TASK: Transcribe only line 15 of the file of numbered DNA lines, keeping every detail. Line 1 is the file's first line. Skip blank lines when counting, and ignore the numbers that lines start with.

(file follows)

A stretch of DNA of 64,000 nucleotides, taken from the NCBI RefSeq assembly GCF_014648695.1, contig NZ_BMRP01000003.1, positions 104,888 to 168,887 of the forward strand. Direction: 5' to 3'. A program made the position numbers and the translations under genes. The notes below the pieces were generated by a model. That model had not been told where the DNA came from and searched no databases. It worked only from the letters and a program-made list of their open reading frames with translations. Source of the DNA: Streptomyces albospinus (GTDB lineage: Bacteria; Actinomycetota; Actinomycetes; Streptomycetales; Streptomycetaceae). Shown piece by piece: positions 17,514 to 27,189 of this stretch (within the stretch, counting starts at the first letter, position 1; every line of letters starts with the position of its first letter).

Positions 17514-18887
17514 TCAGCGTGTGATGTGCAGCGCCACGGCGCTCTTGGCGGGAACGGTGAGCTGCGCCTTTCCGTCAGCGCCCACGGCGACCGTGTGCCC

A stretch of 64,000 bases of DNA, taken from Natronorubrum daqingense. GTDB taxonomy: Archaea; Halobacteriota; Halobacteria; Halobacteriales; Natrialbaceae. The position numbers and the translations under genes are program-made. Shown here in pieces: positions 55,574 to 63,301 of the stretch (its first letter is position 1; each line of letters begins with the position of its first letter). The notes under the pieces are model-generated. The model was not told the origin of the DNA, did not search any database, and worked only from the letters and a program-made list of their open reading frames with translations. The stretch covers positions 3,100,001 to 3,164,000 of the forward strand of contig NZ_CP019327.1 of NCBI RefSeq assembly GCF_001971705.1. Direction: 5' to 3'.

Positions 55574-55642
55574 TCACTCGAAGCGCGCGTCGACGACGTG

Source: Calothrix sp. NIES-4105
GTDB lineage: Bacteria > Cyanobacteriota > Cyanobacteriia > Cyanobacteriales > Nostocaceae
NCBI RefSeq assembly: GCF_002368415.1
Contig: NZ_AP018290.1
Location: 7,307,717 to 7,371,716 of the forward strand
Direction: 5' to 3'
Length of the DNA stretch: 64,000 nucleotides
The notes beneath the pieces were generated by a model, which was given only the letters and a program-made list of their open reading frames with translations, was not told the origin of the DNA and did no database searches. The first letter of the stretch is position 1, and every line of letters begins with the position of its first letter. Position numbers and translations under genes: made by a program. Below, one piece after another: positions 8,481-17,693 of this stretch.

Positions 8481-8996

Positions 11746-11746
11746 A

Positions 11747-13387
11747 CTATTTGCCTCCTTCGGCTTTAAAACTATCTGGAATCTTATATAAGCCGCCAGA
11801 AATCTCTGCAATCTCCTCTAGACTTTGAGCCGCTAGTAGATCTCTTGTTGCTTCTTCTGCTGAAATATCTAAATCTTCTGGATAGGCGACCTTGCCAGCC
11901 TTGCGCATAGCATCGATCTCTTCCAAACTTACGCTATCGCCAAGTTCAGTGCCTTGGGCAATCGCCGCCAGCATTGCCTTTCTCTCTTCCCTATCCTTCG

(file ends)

Positions 8481-8996